Of course, I don't deny that there are certain privileges given to men that are not given to women. What I reject is the concept of Male Privilege: The idea that men are unambigously privileged over women. In reality, women have their own privileges, and very often privilege and obligation go hand in hand. For example, Ampersand cites as an example of male privilege this: "If I have children and a career, no one will think I’m selfish for not staying at home." But the flip side of this is that a man faces much stronger social pressure to be his family's primary breadwinner. Certainly working mothers far outnumber stay-at-home fathers.

Which sex has the better package of privileges and obligations is largely a matter of personal preference. Yes, most feminists think men have it better, but that's because modern feminism, having little left to offer a woman who relishes her role as a full-time wife and mother, disproportionately attracts women who think they're getting a raw deal. This may also explain why lesbians tend to be overrepresented among feminists--denied male privileges and unable to take advantage of those female privileges tied to heterosexuality, they really do get a raw deal.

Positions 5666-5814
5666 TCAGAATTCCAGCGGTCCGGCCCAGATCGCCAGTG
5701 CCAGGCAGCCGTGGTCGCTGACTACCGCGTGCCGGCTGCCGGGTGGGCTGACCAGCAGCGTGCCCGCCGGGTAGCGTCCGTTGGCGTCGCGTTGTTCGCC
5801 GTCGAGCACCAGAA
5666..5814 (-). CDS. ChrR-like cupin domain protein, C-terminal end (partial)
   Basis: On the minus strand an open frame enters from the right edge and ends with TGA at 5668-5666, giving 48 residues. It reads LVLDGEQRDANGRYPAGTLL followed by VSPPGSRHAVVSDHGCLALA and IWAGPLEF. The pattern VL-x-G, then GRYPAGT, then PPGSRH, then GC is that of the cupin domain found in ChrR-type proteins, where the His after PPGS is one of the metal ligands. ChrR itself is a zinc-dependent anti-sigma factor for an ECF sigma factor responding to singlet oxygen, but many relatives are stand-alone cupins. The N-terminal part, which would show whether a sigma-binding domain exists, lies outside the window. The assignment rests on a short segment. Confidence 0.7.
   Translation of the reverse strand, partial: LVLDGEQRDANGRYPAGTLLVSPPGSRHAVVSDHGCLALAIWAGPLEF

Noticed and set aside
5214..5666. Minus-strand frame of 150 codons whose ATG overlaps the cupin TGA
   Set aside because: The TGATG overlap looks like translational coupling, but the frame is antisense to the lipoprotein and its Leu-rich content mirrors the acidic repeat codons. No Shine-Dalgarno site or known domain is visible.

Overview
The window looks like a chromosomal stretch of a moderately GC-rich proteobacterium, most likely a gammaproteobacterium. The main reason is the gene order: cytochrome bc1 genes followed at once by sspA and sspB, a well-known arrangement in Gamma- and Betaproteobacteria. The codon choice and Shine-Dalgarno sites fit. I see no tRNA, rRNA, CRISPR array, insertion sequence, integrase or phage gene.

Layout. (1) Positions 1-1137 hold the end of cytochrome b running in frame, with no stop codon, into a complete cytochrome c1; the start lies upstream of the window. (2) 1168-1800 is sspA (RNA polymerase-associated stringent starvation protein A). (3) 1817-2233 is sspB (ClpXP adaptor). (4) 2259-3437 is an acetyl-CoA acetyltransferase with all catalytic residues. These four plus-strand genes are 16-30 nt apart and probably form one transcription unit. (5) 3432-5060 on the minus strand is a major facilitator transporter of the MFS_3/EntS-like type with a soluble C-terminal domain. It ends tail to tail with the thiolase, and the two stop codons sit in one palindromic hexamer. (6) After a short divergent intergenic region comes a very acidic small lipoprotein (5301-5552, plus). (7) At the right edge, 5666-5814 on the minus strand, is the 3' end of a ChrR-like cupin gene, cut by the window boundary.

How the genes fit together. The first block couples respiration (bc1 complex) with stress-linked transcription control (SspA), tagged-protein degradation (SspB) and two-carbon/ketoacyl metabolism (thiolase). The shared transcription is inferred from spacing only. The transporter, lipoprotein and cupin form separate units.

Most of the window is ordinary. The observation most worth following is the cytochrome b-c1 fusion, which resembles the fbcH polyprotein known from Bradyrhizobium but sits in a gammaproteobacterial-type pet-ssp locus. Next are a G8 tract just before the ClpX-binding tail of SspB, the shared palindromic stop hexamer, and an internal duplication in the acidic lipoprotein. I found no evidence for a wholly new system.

*Yes, several of these items are shamelessly heteronormative. Because that's how we patriarchs roll.

**I note this because a common feminist tactic is to cast any attempt to point out female privileges as whining by men afraid of feminism's challenge to their own privilege. Of course, talking about Male Privilege is speaking truth to power, not whining.